Uterine sarcoma accounts for 3–9% of all uterine malignant neoplasms and has a 2-fold higher incidence in black women as compared to white women (1,2). Cellular atypia and abundant mitoses (≥10 per 10 high power fields) as seen in this case (Figure 1) are associated with an increased risk for metastases (3). Metastases to the heart are infrequently reported with a handful of cases in the literature. We present a case of a 51-year-old woman with aggressively metastatic uterine leiomyosarcoma causing acute heart failure 4 months after initial presentation.
A 51-year-old woman visiting from Nigeria, presented to the gynecology clinic with progressive abdominal distension, chest discomfort, and dyspnea with a history of fibroids. A transthoracic echocardiogram (TTE) on June 4, 2015 showed grade 1 diastolic dysfunction (Figure 2). Ultrafast computed tomography (CT) of the chest/abdomen/pelvis showed a uterine mass and diffuse lung nodules (Figure 3). She underwent a thoracotomy and wedge biopsy on June 15, 2016, with pathology and immunohistochemistry consistent with metastatic leiomyosarcoma.
The patient then underwent a total abdominal hysterectomy with bilateral salpingo-oopherectomy (TAHBSO) consistent with high-grade leiomyosarcoma. She was started on gemcitabine and docetaxel with palliative radiation to the chest for diffuse metastases. She had multiple recurrent admissions due to chest pain despite palliative radiation therapy. A TTE on July 14, 2015 showed increased wall thickness with a pattern of severe left ventricular hypertrophy with dynamic obstruction in the mid cavity of the left ventricle managed with beta blockers. Repeat CT of the chest/abdomen/pelvis on July 19, 2015 was consistent with metastases to the muscles of the bilateral abdominal walls, para-spinal musculature, gluteal musculature, upper legs, thighs, and hamstrings.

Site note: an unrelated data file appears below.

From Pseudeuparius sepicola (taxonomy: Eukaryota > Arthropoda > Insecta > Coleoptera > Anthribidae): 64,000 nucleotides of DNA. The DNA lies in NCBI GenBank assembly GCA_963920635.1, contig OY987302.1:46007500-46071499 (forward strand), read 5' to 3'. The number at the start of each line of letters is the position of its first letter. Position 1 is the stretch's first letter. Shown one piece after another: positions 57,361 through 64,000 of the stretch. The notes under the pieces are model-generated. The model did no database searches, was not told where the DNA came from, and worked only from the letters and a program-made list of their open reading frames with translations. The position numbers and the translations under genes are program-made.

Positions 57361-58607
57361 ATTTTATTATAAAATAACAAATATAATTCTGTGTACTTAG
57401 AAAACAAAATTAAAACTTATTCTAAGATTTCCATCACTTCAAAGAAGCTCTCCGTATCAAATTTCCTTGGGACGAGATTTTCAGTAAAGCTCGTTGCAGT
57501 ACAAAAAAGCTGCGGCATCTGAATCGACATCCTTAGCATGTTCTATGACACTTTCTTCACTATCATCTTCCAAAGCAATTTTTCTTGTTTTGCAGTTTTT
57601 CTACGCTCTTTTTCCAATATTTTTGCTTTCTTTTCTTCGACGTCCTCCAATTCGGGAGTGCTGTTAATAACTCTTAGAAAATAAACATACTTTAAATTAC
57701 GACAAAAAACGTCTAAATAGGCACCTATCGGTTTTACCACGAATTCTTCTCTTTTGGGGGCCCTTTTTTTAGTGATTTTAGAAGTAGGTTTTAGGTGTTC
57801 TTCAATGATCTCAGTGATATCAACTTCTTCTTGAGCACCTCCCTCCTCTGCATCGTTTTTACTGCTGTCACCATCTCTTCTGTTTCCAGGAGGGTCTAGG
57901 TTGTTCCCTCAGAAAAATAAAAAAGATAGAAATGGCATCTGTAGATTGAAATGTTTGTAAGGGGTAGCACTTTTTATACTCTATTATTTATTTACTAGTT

Because of complaints of worsening diffuse pain, she underwent a bone scan on July 21, 2015 which revealed osseous metastases to the pelvis, thoracolumbar spine, and bilateral patella. Her course was also complicated with gastrointestinal bleeding secondary to metastases to the stomach, duodenum, and colon, confirmed on biopsy. She was discharged and readmitted with dyspnea and fluid overload with acute decompensated heart failure along with headaches, with brain metastases confirmed on magnetic resonance imaging (MRI) on September 1, 2015. A TTE confirmed a 43 times 15 mm mobile mass in the right ventricle with severe left ventricular hypertrophy and abnormal myocardial specular pattern (Figure 4). The patient died within 10 days of presentation due to right ventricular failure, on September 9, 2015.
Uterine sarcomas accounts for 3–9% of all malignant neoplasms of the uterus (1,2). Uterine sarcomas are rare with an incidence of 0.36 per 100,000 woman-years in the United States from 1979 to 2001 (4) or 3 to 7 per 100,000 US population from 1989 to 1999 (5), based on data from the Surveillance, Epidemiology and End Results National Cancer database. The mean age at diagnosis is approximately 60 years old with a 2-fold higher incidence of leiomyosarcomas in blacks as compared to their white counterparts (5).
Hereditary conditions associated with leiomyosarcoma include (HLRCC) syndrome, a rare autosomal dominant syndrome with associated renal cell carcinoma caused by mutations in fumarate hydratase, presenting with cutaneous and uterine leiomyomas and an aggressive form of papillary renal cell cancer. Premenopausal women with HLRCC syndrome are especially at high-risk of developing uterine sarcomas (6). Survivors of childhood retinoblastoma also have a higher risk of developing sarcomas (7).